Weekly News Roundup: How the system is failing black girls
Our team is always seeking the latest news in the field of education. As advocates for a high-quality education for ALL students, we know we have to stay up-to-date on everything that’s going on in the education spheres of our nation…from the White House to the local public school district, from new legislation to the small acts of bravery and kindness made by a single teacher, from the milestones and celebrations to the hazardous injustices affecting many of our nation’s students.
Here are the stories that we are focused on this week.
Big Stories that Drove the Week
Three years after the shooting death of Philando Castile, his legacy of helping others continues. His mother, Valerie Castile, has given $8,000 to a Minnesota high school to settle school lunch debts.
Philando Castile frequently paid for the lunches of students who owed money or couldn’t afford them. “He understood that the children are the future leaders of this country, and it was his obligation to take care of them best he could, while they were in his company,” Valerie Castile told NPR.
‘Threatening the Future’: The High Stakes of Deepening School Segregation via The New York Times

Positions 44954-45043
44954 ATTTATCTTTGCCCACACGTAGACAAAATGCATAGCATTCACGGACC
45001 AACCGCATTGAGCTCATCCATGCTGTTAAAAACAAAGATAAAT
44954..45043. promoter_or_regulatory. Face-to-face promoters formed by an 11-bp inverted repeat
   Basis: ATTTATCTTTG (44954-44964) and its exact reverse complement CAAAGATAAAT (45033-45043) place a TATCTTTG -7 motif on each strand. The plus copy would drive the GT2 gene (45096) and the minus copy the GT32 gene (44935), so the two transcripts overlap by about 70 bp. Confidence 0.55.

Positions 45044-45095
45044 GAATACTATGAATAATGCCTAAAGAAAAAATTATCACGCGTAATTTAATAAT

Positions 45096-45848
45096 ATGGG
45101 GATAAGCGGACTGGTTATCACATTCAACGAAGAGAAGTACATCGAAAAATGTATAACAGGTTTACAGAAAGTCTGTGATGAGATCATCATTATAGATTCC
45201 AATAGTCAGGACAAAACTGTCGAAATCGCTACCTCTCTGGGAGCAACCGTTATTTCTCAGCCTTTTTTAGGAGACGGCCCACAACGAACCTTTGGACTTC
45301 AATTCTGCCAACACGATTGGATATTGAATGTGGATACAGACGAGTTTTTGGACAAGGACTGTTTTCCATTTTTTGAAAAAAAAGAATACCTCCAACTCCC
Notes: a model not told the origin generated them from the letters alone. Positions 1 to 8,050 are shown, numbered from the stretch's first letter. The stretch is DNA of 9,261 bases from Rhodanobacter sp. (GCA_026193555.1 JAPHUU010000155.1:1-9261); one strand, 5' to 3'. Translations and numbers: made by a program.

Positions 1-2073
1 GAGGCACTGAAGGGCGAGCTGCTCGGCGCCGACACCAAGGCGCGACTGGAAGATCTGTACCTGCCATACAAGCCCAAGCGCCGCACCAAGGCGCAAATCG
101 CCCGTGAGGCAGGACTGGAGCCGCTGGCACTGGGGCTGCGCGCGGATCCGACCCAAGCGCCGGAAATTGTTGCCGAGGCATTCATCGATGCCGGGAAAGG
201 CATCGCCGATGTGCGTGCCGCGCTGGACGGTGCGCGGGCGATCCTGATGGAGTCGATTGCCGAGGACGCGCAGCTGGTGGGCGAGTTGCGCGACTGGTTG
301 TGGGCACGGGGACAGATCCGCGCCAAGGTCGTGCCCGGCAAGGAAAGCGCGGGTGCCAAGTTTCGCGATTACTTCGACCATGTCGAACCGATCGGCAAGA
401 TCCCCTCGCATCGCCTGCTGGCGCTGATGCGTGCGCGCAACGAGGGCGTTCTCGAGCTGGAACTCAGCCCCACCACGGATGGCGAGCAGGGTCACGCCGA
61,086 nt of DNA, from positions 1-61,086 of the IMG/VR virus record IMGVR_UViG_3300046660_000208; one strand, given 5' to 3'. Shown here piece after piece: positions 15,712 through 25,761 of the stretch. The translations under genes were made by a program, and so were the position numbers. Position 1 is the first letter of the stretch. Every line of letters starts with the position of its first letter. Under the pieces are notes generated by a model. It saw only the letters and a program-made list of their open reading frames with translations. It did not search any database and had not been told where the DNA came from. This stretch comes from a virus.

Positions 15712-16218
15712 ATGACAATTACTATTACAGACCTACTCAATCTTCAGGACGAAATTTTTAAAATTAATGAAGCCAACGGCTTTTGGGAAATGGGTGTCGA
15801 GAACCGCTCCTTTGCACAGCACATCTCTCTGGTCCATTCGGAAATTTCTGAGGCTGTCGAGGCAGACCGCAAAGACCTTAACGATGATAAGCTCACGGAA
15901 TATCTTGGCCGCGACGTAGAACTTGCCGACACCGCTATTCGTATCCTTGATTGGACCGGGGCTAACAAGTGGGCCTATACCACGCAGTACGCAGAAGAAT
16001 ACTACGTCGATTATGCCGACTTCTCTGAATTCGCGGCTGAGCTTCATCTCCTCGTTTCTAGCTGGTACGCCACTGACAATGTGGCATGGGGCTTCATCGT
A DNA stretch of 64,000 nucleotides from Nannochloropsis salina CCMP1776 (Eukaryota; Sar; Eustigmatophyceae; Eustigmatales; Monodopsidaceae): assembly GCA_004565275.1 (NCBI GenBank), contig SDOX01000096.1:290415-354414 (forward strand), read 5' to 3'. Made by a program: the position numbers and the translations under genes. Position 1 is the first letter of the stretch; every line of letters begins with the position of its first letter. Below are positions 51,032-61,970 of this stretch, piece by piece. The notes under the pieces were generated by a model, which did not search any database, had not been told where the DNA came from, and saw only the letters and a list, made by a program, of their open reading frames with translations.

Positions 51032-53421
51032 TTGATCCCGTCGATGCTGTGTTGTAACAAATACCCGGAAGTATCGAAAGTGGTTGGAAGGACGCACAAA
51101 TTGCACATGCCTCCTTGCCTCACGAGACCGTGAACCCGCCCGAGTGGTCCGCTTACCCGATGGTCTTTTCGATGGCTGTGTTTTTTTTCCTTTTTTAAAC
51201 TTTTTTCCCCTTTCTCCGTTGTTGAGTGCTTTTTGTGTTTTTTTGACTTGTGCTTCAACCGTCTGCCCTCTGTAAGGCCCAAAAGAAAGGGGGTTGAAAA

Today, the decreasing white share of the public school population across the country may lead some to believe that schools are becoming more integrated. But the reverse is true, according to the report. The percentage of intensely segregated schools, defined as those where less than 10 percent of the student body is white, tripled between 1988 and 2016, from 6 to 18 percent.
In “a heightened period of racial conflict in our public life,” the report warns, deepening school segregation by race and class “are very high stakes trends threatening the future.”
Preschool has enduring benefits for disadvantaged children — and their children, new research finds via Chalkbeat
It’s not just at-risk children who reap long-term educational and earnings benefits from high-quality preschool programs. It’s also their siblings and their eventual offspring.
The potential for preschool to lift multiple generations out of poverty is one of the key findings from a pair of new studies from University of Chicago professor James Heckman, known for his groundbreaking research on the economics of early childhood education.
One thing to read this weekend
Black girls are being criminalized at alarming rates. They are hobbled by negative societal stereotypes that stretch back to slavery. By educators, counselors, caseworkers, and judges who fail to address their trauma and emotional needs. By school discipline policies that push black girls out of school and punish them more often and more harshly than their white peers.
Did any of these articles particularly speak to you? We would love to know your thoughts! Let us know in the comments below: